Citizens have repeatedly challenged the propriety of legislators answering to second bosses in government.
The Legislative Ethics Board -- four legislators and five citizens -- usually tosses out those complaints.
One such complaint was filed against Spokane Rep. Jeff Gombosky, a Democrat, in 2000. The complainant alleged Gombosky's temporary 1999 position in Washington State University's public relations department was a conflict of interest. The board disagreed and dismissed the complaint.
By last year, Gombosky had moved onto an adjunct faculty position at Eastern Washington University, where he attended college. And he was among at least five legislators on state college payrolls who backed bills their schools wanted.
Gombosky co-sponsored an Eastern-backed bill to allow more schools to offer electrical engineering degrees. Such support for his bosses is acceptable because it also benefited other schools, he said. Besides, "I wouldn't personally benefit from Eastern offering that particular program."
These days, Gombosky can advocate the interests of his alma matter with abandon.
About one month after the Legislature adjourned in June, Eastern named Gombosky its full-time lobbyist.
Unlike some other states and Congress, Washington allows its lawmakers to resign their legislative positions and immediately become lobbyists, instead of requiring them to wait for a specific period of time.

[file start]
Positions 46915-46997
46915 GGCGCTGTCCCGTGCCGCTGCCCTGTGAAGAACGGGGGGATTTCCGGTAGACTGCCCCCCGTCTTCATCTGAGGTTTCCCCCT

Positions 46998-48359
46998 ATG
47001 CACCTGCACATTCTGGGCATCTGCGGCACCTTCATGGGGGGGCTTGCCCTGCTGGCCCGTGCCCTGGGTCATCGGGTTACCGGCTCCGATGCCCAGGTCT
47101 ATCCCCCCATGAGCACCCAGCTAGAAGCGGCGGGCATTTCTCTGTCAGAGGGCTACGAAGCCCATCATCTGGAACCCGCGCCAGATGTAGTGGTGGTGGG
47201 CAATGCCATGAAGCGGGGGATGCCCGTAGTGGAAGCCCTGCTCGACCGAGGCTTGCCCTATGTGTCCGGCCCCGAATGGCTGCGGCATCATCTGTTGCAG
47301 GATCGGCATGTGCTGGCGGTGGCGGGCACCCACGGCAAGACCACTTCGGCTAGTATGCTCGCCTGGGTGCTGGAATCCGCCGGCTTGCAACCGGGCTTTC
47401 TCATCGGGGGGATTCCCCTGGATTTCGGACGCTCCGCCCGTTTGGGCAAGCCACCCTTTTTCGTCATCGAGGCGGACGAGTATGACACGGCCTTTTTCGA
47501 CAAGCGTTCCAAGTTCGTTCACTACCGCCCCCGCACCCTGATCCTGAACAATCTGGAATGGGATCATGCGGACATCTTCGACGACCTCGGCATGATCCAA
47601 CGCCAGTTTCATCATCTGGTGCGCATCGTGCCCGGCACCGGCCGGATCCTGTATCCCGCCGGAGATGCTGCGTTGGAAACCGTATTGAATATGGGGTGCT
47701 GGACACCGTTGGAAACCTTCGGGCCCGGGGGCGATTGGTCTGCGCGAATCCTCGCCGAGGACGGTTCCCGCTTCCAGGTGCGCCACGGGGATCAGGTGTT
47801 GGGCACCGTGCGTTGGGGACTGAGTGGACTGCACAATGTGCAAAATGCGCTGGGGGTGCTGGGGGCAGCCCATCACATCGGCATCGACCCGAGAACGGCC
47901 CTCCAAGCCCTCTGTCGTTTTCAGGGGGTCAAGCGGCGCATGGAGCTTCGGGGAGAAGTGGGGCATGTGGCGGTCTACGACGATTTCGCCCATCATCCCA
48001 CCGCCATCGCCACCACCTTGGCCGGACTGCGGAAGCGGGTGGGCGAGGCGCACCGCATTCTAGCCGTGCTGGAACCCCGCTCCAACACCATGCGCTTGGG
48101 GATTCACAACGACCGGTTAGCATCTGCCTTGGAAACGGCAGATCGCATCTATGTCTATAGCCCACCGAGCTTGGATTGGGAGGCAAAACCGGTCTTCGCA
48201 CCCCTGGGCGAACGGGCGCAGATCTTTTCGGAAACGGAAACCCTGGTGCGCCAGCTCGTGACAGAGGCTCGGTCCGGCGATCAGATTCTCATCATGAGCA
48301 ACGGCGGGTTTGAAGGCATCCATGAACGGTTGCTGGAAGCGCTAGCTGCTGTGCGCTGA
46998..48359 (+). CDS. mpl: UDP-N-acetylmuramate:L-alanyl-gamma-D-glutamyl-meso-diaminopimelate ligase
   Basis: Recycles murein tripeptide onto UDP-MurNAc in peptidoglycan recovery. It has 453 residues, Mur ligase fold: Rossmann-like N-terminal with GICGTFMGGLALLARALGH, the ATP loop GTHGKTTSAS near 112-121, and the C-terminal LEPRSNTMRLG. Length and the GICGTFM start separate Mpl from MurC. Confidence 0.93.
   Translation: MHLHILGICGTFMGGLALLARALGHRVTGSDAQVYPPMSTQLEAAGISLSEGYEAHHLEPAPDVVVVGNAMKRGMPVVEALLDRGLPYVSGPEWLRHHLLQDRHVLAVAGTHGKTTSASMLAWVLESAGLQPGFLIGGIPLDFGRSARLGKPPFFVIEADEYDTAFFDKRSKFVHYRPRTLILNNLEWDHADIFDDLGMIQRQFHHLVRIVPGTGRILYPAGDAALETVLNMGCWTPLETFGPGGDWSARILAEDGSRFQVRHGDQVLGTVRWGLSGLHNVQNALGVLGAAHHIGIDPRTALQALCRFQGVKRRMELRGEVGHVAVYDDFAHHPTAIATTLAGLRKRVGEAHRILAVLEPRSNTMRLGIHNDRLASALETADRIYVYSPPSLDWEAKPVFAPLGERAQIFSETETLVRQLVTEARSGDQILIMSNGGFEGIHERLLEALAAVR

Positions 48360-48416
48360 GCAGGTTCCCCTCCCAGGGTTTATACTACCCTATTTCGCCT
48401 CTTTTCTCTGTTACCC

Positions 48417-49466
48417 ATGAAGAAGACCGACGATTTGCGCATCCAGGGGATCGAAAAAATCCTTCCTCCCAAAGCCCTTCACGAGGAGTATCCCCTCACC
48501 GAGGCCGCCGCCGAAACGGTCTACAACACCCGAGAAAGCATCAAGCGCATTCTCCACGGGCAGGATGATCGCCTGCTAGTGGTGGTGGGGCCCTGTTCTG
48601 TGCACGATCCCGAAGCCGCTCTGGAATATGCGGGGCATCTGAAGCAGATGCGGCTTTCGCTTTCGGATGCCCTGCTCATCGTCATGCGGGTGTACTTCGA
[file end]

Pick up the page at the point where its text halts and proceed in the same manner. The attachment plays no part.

Government watchdogs acknowledge it's difficult to draw firm lines with citizen Legislatures.
But many say the lawmakers do hold themselves to a higher standard to prevent public distrust.
Sometimes, "even if the rules says it's OK, I would hope that the legislator would say, 'I'm going to be better than the rule,' " said Stern of Center for Governmental Studies. "Now that's hard."
Either way, the public will be the ultimate judge.
It was a citizens' initiative that established Washington's then-precedent-setting conflict-of-interest rules.
And, even as it dismissed a citizens' complaint in 2000, the Legislative Ethics Board acknowledged that perception is paramount.
Even when the letter of the law is met, it wrote, "The public ... will nevertheless be the final arbiters of whether the spirit of the law has also been satisfied."